British Labour Politician and Lawyer
Born 1902 Died 1979

Frank Soskice was the Member of Parliament for Birkenhead East (1945-1950), Sheffield Neepsend (1950-1955) and Newport, Monmouth (1956-1966) who was Clement Attlee's Solicitor-General and briefly Home Secretary under Harold Wilson before sitting in the House of Lords as the Baron Stow Hill of Newport. He is best remembered for being the first Home Secretary during whose term of office no one was hanged.

Frank Soskice was born on the 23rd July 1902 in Geneva, the eldest of the three sons of David Vladimirovich Soskice and his second wife, Juliet Catherine Hueffer. His father was a Russian revolutionary who struggled against the Tsarist regime and settled in Britain in 1898, but later returned to Russia as a journalist and was a member of Kerensky's secretariat during the months of August and November 1917; whilst his mother was a musician and writer, as well as being the daughter of Francis Hueffer, music critic of The Times and the granddaughter of the painter Ford Madox Brown.

Educated at St Paul's School, Frank then won a classics scholarship to Balliol College, Oxford, where he obtained a first in classical moderations in 1922 and then a third in philosophy, politics, and economics in 1924. It was after graduating from Oxford that he became a British citizen, being later called to the bar by the Inner Temple in 1926. As a barrister he specialised in international law and indeed acted for India, Greece, and Cambodia at the International Court of Justice at The Hague. During World War II he served in the Oxfordshire and Buckinghamshire Light Infantry and saw active service in East Africa before joining the Political Welfare Executive in Cairo and then Special Operations Executive in London.

Elected to Parliament as the Labour Member of Parliament for Birkenhead East in the General Election of 1945, he was appointed Solicitor-General by Clement Attlee. Boundary changes later resulted in the loss of his seat in February at the General Election of 1950, although he remained as Solicitor-General and was even the United Kingdom delegate to the United Nations General Assembly for a short time. He was however back in the Commons by April of that year after Harry Morris, the member for Sheffield Neepsend, was persuaded to take a peerage and vacate his seat. Frank was subsequently promoted in April 1951 to the post of Attorney-General, although his time in that office was necessarily brief as the Labour Party went into opposition at the General Election of October 1951. Frank then returned to his legal career although he remained a prominent member of the 'Hampstead set', and indeed lived only two hundred yards away from Hugh Gaitskell, and was spoken of as a possible Foreign Secretary in any future Labour government.

He was again briefly out of Parliament following the abolishment of his Sheffield Neepsend constituency in 1955. But although he failed to win the nomination for Manchester Gorton, he was soon afterwards selected for Newport, Monmouthshire and returned to the House of Commons at the by-election held in July 1956. Unfortunately whilst he was close to the Labour leadership, this brought him no nearer to office as it wasn't until 1964 that the Labour Party finally succeeded in winning an election; at which point the new Prime Minister Harold Wilson made him the Home Secretary. As it turned out this wasn't one of Wilson's better appointments, as Frank rather mishandled the results of an electoral boundary commission report for Northamptonshire, and then annoyed the party's left wing when he accepted a Conservative amendment to the Race Relations Act 1965 that substituted conciliation for the criminal sanctions originally specified in the draft bill. Unfortunately by this time Frank was suffering from arthritis and a twisted shoulder and came to be regarded as simply not up to the job. He was replaced by Roy Jenkins in the cabinet reshuffle of December 1965, and appointed to the largely honorary post of Lord Privy Seal. It was no surprise to anyone when he decided to stand down from the House of Commons at the General Election of 1966 and subsequently accepted a life peerage as the Baron Stow Hill of Newport. He later died at his home in Hampstead on the 1st January 1979.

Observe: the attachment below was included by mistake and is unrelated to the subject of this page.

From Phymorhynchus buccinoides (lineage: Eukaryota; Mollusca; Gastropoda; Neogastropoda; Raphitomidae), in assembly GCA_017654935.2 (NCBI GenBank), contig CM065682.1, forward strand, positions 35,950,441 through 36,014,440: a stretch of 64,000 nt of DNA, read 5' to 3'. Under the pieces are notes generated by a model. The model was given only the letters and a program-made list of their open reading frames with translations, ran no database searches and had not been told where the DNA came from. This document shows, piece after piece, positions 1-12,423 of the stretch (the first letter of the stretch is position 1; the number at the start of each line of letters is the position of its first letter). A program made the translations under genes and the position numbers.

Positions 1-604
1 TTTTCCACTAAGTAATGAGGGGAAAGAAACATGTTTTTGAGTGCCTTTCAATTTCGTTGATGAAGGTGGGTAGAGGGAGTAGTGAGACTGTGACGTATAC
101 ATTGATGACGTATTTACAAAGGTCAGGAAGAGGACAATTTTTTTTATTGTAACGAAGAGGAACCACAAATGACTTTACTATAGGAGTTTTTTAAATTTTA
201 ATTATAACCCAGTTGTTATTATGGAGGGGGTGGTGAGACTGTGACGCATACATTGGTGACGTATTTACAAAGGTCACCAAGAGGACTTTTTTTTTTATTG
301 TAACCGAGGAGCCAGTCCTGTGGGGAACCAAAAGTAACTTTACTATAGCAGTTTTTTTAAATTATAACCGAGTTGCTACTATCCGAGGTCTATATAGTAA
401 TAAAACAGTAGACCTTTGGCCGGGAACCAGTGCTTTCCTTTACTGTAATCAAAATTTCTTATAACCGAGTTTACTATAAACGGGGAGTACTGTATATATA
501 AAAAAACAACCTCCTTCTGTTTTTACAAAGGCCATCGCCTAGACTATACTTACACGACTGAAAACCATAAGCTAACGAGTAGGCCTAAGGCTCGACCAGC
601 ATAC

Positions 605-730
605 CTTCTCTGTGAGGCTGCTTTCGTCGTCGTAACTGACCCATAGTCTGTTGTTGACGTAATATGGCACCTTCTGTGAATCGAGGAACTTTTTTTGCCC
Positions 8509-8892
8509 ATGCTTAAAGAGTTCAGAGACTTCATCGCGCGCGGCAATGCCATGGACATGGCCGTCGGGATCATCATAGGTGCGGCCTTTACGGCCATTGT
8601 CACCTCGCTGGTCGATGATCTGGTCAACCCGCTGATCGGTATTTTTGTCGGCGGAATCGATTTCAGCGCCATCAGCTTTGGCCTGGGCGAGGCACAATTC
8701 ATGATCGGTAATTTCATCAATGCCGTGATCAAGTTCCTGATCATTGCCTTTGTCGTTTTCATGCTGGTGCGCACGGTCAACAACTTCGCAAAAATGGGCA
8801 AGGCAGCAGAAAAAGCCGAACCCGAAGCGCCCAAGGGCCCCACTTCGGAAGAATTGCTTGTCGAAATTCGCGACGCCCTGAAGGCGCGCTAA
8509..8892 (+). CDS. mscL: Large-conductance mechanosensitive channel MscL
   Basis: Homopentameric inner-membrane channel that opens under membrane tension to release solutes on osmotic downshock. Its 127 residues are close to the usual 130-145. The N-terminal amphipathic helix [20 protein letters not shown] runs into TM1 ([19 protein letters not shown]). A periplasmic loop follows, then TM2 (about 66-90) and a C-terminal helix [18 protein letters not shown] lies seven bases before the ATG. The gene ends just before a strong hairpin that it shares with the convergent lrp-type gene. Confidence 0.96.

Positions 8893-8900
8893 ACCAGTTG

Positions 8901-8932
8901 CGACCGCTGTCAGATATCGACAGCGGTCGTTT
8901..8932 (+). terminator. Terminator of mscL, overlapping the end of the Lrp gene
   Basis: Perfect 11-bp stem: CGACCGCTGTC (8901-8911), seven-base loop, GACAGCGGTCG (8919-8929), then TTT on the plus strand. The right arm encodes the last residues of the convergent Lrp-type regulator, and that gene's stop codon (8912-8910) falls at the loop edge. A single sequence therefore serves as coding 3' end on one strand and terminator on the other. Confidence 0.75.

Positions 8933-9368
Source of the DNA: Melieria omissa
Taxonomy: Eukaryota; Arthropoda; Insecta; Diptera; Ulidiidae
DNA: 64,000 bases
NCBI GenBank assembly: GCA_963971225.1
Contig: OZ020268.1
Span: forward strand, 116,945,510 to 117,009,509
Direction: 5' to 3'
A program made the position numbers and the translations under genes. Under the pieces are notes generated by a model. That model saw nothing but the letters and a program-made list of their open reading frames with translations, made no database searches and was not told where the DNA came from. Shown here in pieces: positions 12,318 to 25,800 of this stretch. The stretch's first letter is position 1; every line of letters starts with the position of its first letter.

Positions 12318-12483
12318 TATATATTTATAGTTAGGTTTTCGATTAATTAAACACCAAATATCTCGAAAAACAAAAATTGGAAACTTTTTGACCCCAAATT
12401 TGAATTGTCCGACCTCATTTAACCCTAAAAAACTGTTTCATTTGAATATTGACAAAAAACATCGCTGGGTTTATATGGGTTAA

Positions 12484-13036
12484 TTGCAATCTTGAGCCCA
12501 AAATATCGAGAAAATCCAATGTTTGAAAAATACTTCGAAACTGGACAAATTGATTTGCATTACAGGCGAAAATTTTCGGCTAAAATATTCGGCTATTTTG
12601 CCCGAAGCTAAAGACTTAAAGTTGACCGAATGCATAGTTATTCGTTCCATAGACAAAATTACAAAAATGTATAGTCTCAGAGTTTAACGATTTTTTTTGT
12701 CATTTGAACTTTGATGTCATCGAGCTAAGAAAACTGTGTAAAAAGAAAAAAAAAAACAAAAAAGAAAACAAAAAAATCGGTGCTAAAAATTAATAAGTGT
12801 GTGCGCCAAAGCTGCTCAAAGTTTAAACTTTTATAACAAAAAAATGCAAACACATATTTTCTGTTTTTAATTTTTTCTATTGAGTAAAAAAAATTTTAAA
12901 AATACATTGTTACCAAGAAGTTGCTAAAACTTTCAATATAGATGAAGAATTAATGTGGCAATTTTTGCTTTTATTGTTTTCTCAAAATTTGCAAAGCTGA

As noted above Frank Soskice was the first Home Secretary who never hanged anyone, indeed his one achievement was his promotion of the bill that eventually became the Murder Act 1965, which at least temporarily abolished the death penalty. In the circumstances therefore he decided to commute the sentences of all those convicted of murder during his term of office to life imprisonment. He married Susan Isabella Cloudesley Hunter in 1940 who bore him two sons.


  • Robert Pearce, ‘Soskice, Frank, Baron Stow Hill (1902–1979)’, Oxford Dictionary of National Biography, Oxford University Press, Sept 2004; online edn, May 2007
  • STOW HILL’, Who Was Who, A & C Black, 1920–2007; online edn, Oxford University Press, Dec 2007
    (, accessed 20 February 2008)
  • Robert Gomme, ‘Soskice , David Vladimirovich (1866–1941)’, Oxford Dictionary of National Biography, Oxford University Press, 2004

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